Russia’s bird flu epidemic is subsiding and should disappear by late August, according to a World Health Organization official quoted by the Reuters news agency.
But Russian health officials were less optimistic, suggesting birds migrating from the five Siberian regions where the deadly virus has been raging since mid-July could spread the disease as far afield as the United States.
“Things are quieting down. The (epidemic) will vanish in 10-15 days,” Oleg Kiselyov, head of a research institute operating under the WHO’s auspices, told reporters St Petersburg. “It won’t spread further because of changing weather conditions. It’s never warm enough in Siberia in late August.”
The H5N1 strain, which has struck mainly in the western Siberian region of Novosibirsk, has killed over 50 people in Asia since 2003.
Outbreaks that have killed wildfowl and poultry in Russia and Kazakhstan since mid-July have raised fears the disease could spread to humans on the Eurasian land mass, sparking fears of a worldwide epidemic.
But Kiselyov said there was no need for such worries in Siberia. “If no one has been infected so far, people won’t get infected. All the measures undertaken have helped localize the outbreak.”
He added, however, that Russia would soon test and introduce a new type of vaccine to prevent humans from getting the potentially deadly virus. The first batch will be sent to the worst-hit Novosibirsk region as soon as October, he said.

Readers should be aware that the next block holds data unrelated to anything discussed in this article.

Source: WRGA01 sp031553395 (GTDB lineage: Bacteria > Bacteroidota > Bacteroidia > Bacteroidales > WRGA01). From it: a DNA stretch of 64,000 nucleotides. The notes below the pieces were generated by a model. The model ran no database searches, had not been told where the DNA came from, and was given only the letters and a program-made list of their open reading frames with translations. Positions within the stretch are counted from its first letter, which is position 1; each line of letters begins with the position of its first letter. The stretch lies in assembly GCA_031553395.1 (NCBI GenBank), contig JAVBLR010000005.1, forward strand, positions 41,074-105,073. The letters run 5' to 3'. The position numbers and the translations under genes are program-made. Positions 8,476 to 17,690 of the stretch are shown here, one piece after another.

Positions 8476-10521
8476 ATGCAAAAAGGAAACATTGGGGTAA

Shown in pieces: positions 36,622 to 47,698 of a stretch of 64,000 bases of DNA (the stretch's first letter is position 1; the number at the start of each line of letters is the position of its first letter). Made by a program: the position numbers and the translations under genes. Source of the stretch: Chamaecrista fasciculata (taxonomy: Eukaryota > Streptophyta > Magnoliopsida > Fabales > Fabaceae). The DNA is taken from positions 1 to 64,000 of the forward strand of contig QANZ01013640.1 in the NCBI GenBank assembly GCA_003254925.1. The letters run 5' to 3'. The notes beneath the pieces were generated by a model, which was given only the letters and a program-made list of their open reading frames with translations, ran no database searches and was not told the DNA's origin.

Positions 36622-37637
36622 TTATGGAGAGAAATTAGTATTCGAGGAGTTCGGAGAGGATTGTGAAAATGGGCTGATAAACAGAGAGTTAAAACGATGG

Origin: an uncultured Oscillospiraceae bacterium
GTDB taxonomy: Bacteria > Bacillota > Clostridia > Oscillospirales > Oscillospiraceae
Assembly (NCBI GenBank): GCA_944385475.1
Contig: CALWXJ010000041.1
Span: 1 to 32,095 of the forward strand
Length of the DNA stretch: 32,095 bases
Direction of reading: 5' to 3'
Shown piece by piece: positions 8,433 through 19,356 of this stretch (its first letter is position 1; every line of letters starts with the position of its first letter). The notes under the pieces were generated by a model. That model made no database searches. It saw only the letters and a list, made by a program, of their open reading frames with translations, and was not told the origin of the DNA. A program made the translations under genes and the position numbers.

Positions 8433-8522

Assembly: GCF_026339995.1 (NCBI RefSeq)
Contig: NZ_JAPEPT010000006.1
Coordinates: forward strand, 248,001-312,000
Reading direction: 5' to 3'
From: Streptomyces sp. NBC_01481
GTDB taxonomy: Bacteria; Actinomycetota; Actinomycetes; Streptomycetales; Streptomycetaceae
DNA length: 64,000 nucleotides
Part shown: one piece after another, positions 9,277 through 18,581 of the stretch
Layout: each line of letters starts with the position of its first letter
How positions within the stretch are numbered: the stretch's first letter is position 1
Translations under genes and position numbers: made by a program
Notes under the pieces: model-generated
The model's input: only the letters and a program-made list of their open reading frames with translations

The Emergencies Ministry said that the number of deaths among domestic and wild birds was just 15 overnight compared with a total of 5,583 since mid-July.
But Russia’s top epidemiologist, Gennady Onishchenko, said it was too early to draw rosy conclusions.
“The (epidemic) is being localized. Its spread is currently limited to five regions, but that does not mean that birds could not be dying somewhere else,” he was quoted as saying by Interfax news agency in Novosibirsk.
“We would’ve been drinking champagne by now if it had been pinned down,” he added.
There were also fears among Russian veterinary officials that migrating birds could take the virus to other countries.
“It’s possible that they (birds) have already spread it (beyond Russia),” Yevgeny Nepoklonov, deputy head of the state veterinary watchdog, told Interfax.
“They (birds) fly not only over Siberia but also along the far eastern coast on to the United States of America. Some birds fly along the Kazakh border from Novosibirsk water reservoirs and then on to the (Volga town) of Volgograd.”
In Uzbekistan, the agriculture ministry said it was suspending imports of poultry and eggs from Russia and Kazakhstan due to the outbreak.
The move followed similar plans by the European Union, although the EU buys no poultry from the two ex-Soviet countries.